- 2: Your teammates may have already made one or two at the beginning of the training, it is useless to increase.
- 3: the other players are above all there to play. Not to witness the result of your failed comedy career In short, we agree, it’s always better to train in a good mood. But keep in mind that each joke will lose a minute or two, and it’s always better to keep those minutes for ice time! Finally, if you have a real coach trained to teach hockey, enjoy this opportunity because other teams envy you!
4 – Stay focused and calm
In continuity with the previous point, stay focused and as calm as possible on the ice. Hockey is a fast and physically demanding sport, every second counts. So you have to use your brain every moment to make the best decision. Have you just suffered a foul that the referee did not whistle? I agree, the feeling of injustice is hard to swallow. But do not waste your time moaning and asking for a 2 minute penalty. You would risk a decisive turnaround that would put your team in a delicate situation. Ditto in case the tension rises with another player. Hockey is a contact sport, so it is normal that some situations are a bit “tense”. Accept it, stay factual and let the referee do his job. You are here to win your team, not to let go of your gloves and fight. If so, go for a combat sport, it will help you channel your energy. Reading these lines, you will certainly say “Ok Dorian, it’s all well and good, but concretely, how do you keep calm?”. I give you here two techniques that I use in match: the first is to focus on your breathing with each return to the bench. By doing this, you will reduce the action of adrenaline, a stress-related hormone. It is a technique that is very used in stress management because it allows you to regain control of your emotions. Do not underestimate it, it can greatly help you stay focused and calm during a game! The second technique is to reframe the situation in a more global context. What is the issue of the current match and the action that has just taken place? Are they really so important? What are the real issues? Simply your honor or the future of your team? Think twice, you will see that in most cases, it is useless to turn red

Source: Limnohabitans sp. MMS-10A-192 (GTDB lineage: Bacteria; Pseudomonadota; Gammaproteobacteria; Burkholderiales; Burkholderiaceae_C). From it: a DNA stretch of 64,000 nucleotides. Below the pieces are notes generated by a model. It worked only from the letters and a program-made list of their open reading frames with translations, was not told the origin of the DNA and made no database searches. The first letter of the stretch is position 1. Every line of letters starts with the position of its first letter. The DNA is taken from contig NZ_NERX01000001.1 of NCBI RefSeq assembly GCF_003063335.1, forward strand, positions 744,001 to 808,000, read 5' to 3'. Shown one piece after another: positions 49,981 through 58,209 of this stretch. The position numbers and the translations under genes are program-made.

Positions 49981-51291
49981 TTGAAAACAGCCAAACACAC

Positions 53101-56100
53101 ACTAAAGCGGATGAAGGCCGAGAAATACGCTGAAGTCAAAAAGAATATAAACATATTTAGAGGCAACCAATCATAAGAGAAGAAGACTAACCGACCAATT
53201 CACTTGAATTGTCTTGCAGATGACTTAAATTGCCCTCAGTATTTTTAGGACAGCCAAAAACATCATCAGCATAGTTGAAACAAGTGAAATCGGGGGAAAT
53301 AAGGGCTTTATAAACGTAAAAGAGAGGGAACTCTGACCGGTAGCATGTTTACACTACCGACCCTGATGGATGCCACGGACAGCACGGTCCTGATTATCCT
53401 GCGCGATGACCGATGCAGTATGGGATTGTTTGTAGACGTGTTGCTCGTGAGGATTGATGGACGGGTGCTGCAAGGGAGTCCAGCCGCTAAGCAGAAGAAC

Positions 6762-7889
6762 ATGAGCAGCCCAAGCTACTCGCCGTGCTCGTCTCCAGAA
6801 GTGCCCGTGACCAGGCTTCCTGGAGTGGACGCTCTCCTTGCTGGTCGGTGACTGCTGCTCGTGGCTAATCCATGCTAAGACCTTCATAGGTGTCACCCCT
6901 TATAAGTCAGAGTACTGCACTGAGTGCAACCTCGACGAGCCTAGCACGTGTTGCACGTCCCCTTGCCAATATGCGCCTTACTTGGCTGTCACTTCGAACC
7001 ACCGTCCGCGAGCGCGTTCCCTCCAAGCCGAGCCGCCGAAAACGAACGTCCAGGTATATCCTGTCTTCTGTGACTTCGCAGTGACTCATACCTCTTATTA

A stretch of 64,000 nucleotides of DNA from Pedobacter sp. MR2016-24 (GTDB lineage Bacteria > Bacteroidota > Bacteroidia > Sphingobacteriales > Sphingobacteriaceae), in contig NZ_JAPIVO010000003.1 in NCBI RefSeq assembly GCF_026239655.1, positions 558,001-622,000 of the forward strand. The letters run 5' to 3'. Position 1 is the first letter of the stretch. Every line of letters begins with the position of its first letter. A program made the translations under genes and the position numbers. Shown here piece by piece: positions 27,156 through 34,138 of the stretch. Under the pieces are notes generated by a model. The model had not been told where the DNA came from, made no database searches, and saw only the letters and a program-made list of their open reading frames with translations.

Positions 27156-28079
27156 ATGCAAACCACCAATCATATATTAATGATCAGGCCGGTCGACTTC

5 – Always think about rebound
The goalkeeper did not manage to freeze the puck and he lets you a rebound? Take your chance! This is one of the greatest opportunities to score. Indeed, he will certainly be in a worse position than his basic position, and you will have all your chances. It seems obvious, so why should we “think” of the rebound? Simply because it is very easy to let down by the disappointment of not having scored at the first shot. I describe the situation to you: following an error of the opposing team, your center manages to intercept the puck and it profits from the escape that your team hoped so much to be able to return to the score. He gets into the net and tries to beat the goalie. Unfortunately, the puck bounces on his shield. Luckily, one of the wingmen manages to take advantage of the rebound, but again the goalkeeper prevents him from scoring. In too many cases, the first shooter does not take the time to analyze what happens after firing. He just shows his frustration by tapping his stick on the ice (or others, depending on the degree of frustration). However, in this situation, if he had quickly returned to the cage, he could have taken advantage of the second rebound. Always keep in mind that a rebound may be good for you and if you fail, you must immediately return to the cage to retry your luck. With a good snap-shot, it could fit!